Three months ago, Executive Marc Elrich banned ICE officials from entering secure parts of the Montgomery County, Maryland jail.
However, Elrich has just repealed the decision, following a string of rapes of citizens suspected to have been committed by illegal aliens.
Effective immegiately, ICE agents have regained the ability to access areas of the county jail to apprehend illegal immigrants.
The reversal of the sanctuary policy comes after numerous illegal aliens were detained on accusations of rape. All of the arrests occured within weeks after Elrich’s anti-ICE policy was put into place.
Take a look at the breaking news that hit Twitter:
The Daily Caller has more to say about the policy reversal:
Following months of national media coverage over the handling of illegal aliens in his custody, Montgomery County, Maryland, Executive Marc Elrich has somewhat reversed a sanctuary policy he signed into law.
Elrich will allow Immigration and Customs Enforcement (ICE) agents the ability to access certain areas of the Montgomery County jail in order to apprehend illegal aliens, according to ABC7 News. A county spokesman confirmed to the local news outlet on Nov. 1 that correctional officers have been ordered to give ICE agents clearance to “identified areas” of the jail to “ensure that transfers are conducted in a safe environment.”
News of the cooperation between Montgomery County and federal immigration authorities comes three months after Elrich signed an executive order that prohibited county officials from working with ICE.
Elrich signed the “The Promoting Community Trust Executive Order” in July, which barred county police from asking an individual about their immigration status and largely prohibited them from cooperating with ICE agents. Montgomery County had already refused to honor ICE detainer requests, and the new order was the latest sanctuary measure enacted by a deep-blue locality revolting against the Trump administration’s crackdown on illegal immigration.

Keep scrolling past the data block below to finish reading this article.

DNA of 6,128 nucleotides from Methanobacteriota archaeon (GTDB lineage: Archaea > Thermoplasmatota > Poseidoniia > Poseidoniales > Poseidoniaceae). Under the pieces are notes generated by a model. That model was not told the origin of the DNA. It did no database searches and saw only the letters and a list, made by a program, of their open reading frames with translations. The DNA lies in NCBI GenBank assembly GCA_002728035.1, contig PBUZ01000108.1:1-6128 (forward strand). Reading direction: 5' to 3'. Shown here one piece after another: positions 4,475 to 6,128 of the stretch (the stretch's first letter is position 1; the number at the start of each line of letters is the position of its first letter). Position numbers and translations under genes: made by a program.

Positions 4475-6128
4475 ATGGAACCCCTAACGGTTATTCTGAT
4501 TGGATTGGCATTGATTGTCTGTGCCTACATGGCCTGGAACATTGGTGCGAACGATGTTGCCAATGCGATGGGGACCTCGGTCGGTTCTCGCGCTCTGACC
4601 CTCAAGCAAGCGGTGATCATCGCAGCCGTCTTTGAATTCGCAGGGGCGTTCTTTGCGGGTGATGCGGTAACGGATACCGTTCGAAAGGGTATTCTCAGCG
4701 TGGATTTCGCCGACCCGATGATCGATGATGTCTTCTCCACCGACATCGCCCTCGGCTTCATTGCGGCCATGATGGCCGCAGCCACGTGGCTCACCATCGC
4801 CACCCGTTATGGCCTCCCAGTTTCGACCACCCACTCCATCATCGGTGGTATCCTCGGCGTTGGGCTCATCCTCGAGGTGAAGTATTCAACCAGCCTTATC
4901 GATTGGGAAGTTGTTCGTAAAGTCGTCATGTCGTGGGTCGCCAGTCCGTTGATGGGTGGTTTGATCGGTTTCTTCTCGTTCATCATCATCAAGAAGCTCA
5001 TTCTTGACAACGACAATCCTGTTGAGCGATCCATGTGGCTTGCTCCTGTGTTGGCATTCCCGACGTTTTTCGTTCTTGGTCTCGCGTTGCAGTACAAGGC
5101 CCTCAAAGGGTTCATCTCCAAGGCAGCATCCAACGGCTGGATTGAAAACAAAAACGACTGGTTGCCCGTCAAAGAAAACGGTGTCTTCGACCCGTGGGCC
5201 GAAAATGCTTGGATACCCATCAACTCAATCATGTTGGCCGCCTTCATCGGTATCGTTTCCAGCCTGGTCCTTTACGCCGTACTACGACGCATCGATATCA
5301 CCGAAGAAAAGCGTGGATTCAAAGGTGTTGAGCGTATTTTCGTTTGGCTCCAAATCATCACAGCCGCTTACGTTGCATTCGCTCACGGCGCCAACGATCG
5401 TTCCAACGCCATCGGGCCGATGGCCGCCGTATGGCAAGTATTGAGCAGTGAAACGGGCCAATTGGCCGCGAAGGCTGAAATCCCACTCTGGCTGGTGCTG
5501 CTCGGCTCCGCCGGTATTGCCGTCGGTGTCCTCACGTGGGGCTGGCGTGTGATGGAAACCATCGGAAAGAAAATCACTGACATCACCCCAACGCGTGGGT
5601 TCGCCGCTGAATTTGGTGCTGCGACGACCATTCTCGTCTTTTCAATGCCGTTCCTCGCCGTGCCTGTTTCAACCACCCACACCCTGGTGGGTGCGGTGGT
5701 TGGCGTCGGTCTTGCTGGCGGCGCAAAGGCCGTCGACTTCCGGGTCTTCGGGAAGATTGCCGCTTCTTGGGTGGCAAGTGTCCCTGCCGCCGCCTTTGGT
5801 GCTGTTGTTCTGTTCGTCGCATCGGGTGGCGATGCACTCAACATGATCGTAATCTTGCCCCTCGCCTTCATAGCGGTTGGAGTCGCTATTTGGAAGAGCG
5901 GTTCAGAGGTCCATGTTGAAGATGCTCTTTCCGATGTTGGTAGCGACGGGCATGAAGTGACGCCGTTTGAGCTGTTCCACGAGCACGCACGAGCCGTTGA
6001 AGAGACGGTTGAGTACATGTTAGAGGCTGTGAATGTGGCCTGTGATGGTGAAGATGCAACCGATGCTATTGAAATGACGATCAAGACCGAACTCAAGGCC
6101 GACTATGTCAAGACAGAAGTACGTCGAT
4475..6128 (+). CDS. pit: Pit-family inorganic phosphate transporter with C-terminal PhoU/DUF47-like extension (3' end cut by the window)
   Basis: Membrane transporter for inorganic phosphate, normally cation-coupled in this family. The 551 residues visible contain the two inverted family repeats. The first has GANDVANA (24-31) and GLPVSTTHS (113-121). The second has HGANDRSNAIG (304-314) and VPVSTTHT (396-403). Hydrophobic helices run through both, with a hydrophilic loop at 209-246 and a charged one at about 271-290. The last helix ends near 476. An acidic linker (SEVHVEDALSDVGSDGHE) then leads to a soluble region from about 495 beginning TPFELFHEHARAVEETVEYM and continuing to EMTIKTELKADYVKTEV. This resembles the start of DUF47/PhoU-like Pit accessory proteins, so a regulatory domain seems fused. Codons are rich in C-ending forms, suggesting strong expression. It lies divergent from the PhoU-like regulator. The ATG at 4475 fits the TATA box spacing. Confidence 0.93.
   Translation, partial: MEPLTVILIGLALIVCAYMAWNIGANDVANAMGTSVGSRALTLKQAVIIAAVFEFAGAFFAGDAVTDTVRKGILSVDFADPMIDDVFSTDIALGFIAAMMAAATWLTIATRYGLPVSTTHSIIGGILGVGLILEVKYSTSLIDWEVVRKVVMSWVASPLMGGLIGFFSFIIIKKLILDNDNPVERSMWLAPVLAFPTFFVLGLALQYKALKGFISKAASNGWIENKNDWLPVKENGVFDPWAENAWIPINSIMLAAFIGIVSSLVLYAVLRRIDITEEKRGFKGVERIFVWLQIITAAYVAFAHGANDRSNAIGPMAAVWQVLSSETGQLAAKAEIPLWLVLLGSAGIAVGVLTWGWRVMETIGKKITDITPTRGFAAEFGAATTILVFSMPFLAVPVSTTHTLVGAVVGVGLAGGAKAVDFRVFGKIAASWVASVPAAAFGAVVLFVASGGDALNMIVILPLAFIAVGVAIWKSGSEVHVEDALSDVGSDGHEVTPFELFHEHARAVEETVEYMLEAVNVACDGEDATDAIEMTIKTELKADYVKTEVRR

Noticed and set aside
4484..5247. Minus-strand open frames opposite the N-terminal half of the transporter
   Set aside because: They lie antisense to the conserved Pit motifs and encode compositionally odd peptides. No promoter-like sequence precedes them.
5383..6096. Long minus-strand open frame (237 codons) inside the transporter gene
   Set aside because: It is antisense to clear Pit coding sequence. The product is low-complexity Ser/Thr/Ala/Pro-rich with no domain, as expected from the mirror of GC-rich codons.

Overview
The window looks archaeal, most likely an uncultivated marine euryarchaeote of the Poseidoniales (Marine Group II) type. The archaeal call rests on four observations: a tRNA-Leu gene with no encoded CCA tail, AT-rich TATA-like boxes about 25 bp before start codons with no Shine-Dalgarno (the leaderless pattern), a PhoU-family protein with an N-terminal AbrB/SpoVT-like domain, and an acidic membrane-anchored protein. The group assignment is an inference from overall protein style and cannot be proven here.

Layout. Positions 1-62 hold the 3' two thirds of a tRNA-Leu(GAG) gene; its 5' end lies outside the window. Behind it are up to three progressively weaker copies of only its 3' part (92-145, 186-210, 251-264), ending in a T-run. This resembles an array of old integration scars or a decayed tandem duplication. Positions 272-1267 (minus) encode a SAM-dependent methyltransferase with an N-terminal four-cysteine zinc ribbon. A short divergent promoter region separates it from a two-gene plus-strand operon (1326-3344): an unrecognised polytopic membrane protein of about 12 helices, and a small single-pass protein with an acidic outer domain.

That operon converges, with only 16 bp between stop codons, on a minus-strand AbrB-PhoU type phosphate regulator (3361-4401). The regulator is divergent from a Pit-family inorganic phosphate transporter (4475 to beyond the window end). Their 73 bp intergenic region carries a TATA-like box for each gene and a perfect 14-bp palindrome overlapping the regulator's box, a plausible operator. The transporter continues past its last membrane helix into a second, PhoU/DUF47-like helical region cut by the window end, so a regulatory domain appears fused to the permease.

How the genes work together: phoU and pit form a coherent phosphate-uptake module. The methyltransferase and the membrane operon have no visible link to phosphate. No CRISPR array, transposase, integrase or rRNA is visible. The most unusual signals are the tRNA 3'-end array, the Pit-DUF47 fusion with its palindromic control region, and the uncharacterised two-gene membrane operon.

However, Elrich’s order soon proved controversial. Authorities arrested numerous illegal aliens in Montgomery County — all of the arrests taking place just weeks after the order was signed — and charged them with rape or other sexual abuse crimes. The string of rape charges shined a national spotlight on the county’s policy toward criminal illegal aliens and its fraught relationship with the agency tasked with removing them.
Local news source WJLA also said the following:
Three months after Montgomery County Executive Marc Elrich (D) banned U.S. Immigration and Customs Enforcement from accessing secure portions of the county jail, the Elrich administration has quietly reversed the policy, in part.
Effective immediately, Montgomery County correctional officers have been instructed to grant ICE clearance to "identified areas" of the jail to "ensure that transfers are conducted in a safe environment," a Montgomery County spokesman confirmed to ABC7 Friday evening.
That level of cooperation, however, mandates that ICE submit an immigration detainer and arrive at the jail along Seven Locks Road in Rockville prior to the defendant's scheduled release time.
The inmate discharge process can take less than an hour. In other instances, it can take nearly half a day. That wide range in time is based on numerous factors including jail staffing, inmate population, and home address verification checks.
Should ICE fail to submit the proper detainer paperwork — or simply get caught in traffic on Interstate 95 — Montgomery County will continue to free undocumented immigrants via the jail lobby, regardless of the charge/s they stand accused of.
“We’re an hour’s drive from Baltimore, assuming everybody [at ICE is] just sitting around in an office in Baltimore,” Elrich told reporters during a late August press conference. “The idea that they can’t get here is ludicrous.”
Despite issuing a handful of verbal jabs at that summer press conference, Elrich confessed he was considering rolling back his ICE jail ban. Although it remains unclear when the controversial policy formally reverted, law enforcement sources tell ABC7 that local-federal collaboration occurred on October 21.